I wonder about the exact reasons for this work being one of Stenhammar’s most famous. I feel that using this work to represent him doesn’t do him justice. Granted, I haven’t listened to a ton of his output, but he has quite a reputation. I listened through the symphonies (only one of them, actually, the first I think), and while it wasn’t unmemorable, I couldn’t say much about it from only one listen. It didn’t grab me. For someone of Stenhammar’s reputation, I feel he deserves better representation in a more ‘serious’ (formal?) form, like one of his concertos, or one of the symphonies, even if it wasn’t where he made his name, and why?
Perhaps it’s that a work like this is generally quite approachable. It feels like diet classical music, and that’s not (really) a criticism. I’ll admit I tend to prefer the more heavy-hitting stuff, something with a little severity, but this is admittedly a nice piece of music if you’re looking for something more ‘easy listening’. There are no struggles, no moments of heartrending tension, no cataclysmic tragedy, just a rather episodic collection of little musical bits gathered together for a charming, well-crafted piece of smiling music, admittedly fantastically played by the Uppsala Kammarorkester. It clearly shows a skill of composition and attention to detail, but to be honest, I don’t remember a soul-gripping sense of narrative or compelling forward motion from the symphony either, but that was only listen.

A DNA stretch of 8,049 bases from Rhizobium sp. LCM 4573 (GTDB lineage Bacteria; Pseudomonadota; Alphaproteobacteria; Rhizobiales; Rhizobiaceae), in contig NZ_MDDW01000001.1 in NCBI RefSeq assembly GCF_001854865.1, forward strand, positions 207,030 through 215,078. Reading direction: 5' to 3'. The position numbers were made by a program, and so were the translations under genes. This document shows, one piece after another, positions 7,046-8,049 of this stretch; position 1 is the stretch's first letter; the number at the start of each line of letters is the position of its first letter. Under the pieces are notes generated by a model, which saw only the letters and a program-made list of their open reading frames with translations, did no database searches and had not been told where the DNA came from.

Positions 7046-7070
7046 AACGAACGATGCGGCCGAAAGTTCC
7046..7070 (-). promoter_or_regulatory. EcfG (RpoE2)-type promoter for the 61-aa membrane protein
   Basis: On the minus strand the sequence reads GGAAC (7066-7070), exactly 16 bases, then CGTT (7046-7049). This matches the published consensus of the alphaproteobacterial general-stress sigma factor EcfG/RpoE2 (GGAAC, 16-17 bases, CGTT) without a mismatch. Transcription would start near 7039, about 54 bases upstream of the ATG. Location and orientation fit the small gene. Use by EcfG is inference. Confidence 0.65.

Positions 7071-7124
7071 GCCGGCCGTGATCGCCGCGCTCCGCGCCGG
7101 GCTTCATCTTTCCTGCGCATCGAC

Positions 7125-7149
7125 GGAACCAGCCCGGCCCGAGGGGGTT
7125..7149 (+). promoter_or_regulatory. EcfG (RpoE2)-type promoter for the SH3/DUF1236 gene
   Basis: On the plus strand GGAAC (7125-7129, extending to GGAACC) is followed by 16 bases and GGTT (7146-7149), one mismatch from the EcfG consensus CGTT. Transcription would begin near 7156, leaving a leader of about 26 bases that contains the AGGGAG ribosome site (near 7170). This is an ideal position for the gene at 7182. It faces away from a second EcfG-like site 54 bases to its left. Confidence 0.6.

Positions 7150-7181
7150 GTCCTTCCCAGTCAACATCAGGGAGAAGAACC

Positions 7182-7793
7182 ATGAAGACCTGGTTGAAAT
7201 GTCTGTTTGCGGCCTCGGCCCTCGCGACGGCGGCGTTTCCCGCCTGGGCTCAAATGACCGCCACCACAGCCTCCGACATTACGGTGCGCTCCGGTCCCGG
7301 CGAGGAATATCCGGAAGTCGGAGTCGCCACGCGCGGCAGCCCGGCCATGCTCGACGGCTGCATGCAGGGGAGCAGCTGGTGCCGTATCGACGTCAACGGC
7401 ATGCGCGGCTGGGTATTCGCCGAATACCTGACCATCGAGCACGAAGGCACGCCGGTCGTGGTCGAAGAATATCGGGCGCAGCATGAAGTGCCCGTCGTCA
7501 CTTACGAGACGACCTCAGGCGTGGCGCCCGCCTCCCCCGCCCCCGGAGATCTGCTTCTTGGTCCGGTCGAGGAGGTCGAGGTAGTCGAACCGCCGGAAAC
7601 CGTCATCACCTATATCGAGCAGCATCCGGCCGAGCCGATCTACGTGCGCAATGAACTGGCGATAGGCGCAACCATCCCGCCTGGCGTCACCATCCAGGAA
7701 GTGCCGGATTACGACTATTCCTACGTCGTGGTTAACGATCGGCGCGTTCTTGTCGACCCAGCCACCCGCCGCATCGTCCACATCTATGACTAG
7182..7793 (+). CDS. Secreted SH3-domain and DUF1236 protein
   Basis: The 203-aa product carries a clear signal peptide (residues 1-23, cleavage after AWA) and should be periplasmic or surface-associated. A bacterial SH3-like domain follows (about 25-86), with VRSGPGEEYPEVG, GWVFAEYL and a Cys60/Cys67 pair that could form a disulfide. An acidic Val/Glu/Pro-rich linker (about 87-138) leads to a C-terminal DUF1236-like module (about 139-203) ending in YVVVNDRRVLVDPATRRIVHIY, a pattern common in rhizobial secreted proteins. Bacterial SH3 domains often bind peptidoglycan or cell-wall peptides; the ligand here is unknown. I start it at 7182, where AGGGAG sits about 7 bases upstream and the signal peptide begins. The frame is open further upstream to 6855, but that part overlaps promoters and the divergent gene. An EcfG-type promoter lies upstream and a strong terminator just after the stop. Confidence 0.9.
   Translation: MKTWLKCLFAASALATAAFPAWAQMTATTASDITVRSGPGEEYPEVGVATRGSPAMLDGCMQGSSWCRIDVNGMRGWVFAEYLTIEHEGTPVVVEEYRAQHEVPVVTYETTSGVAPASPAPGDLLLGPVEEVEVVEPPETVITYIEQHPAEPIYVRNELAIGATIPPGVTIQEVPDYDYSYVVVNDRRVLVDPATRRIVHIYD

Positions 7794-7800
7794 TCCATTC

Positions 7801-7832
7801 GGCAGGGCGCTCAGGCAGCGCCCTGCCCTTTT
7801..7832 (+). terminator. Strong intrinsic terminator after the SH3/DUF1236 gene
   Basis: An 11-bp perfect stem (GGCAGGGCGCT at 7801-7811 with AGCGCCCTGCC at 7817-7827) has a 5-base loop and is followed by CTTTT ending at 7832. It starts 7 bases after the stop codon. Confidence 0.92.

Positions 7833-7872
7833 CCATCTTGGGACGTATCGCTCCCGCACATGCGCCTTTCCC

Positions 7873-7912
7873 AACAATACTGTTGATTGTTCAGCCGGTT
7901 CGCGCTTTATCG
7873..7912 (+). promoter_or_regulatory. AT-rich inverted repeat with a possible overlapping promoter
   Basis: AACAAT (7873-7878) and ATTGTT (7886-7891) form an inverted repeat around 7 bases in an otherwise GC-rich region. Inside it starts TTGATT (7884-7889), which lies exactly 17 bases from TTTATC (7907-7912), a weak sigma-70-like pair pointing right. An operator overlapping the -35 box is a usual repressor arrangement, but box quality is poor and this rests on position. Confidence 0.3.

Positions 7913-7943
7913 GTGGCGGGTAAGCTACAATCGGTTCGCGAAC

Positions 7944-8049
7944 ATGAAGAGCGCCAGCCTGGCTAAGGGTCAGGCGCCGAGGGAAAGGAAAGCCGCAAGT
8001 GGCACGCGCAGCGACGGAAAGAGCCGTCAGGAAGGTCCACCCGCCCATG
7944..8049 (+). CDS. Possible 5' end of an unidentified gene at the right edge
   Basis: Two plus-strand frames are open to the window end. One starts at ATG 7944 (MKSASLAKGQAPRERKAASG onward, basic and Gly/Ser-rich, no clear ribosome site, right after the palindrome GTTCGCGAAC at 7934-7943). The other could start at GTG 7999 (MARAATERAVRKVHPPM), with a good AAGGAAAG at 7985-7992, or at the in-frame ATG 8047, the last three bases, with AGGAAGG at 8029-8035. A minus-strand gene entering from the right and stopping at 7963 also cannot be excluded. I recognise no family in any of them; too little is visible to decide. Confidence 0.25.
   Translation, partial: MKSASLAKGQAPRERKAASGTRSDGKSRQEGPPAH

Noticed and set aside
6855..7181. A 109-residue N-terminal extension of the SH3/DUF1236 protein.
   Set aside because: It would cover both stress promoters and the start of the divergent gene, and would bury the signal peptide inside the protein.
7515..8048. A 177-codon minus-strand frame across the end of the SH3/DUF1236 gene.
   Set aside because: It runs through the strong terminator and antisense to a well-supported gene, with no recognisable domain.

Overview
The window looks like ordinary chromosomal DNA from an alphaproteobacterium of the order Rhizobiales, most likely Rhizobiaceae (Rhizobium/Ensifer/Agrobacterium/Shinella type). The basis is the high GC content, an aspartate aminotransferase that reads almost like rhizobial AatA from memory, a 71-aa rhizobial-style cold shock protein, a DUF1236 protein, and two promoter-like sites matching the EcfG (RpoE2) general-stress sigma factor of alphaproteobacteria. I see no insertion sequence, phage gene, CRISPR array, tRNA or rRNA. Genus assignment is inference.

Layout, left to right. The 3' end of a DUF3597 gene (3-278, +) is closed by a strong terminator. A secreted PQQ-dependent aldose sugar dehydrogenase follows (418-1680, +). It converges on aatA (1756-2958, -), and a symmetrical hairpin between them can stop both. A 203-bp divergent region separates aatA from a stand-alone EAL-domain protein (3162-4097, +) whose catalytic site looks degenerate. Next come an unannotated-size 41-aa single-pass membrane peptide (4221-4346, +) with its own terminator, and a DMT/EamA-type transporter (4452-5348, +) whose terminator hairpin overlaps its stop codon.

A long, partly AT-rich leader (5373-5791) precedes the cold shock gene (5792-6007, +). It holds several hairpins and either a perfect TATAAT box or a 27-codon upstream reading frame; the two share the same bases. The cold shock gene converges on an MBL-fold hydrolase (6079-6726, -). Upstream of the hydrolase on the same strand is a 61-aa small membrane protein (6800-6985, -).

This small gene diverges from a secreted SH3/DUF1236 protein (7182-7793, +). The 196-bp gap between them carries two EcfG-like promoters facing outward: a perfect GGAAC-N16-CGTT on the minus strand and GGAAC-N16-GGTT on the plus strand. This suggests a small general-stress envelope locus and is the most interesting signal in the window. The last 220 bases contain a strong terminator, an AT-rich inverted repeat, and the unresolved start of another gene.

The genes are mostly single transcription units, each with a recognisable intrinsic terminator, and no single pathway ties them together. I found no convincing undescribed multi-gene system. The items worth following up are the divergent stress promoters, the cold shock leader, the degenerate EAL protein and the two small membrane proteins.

I do feel I haven’t done Stenhammar justice here, but it is one of his more popular pieces, for better or worse. There’s nothing wrong with that, but stay tuned next week as we come to the latter half of our Swedish Series in September, bringing us some much more modern music. Stay tuned. Hej då.
One thought on “Wilhelm Stenhammar: Serenade in F, op. 31”
His Second Symphony is his (only?) masterpiece IMO. Often he is lost in a central european romantiscism with little originality. Struggled with Wagner- and Schumann-influences in his youth.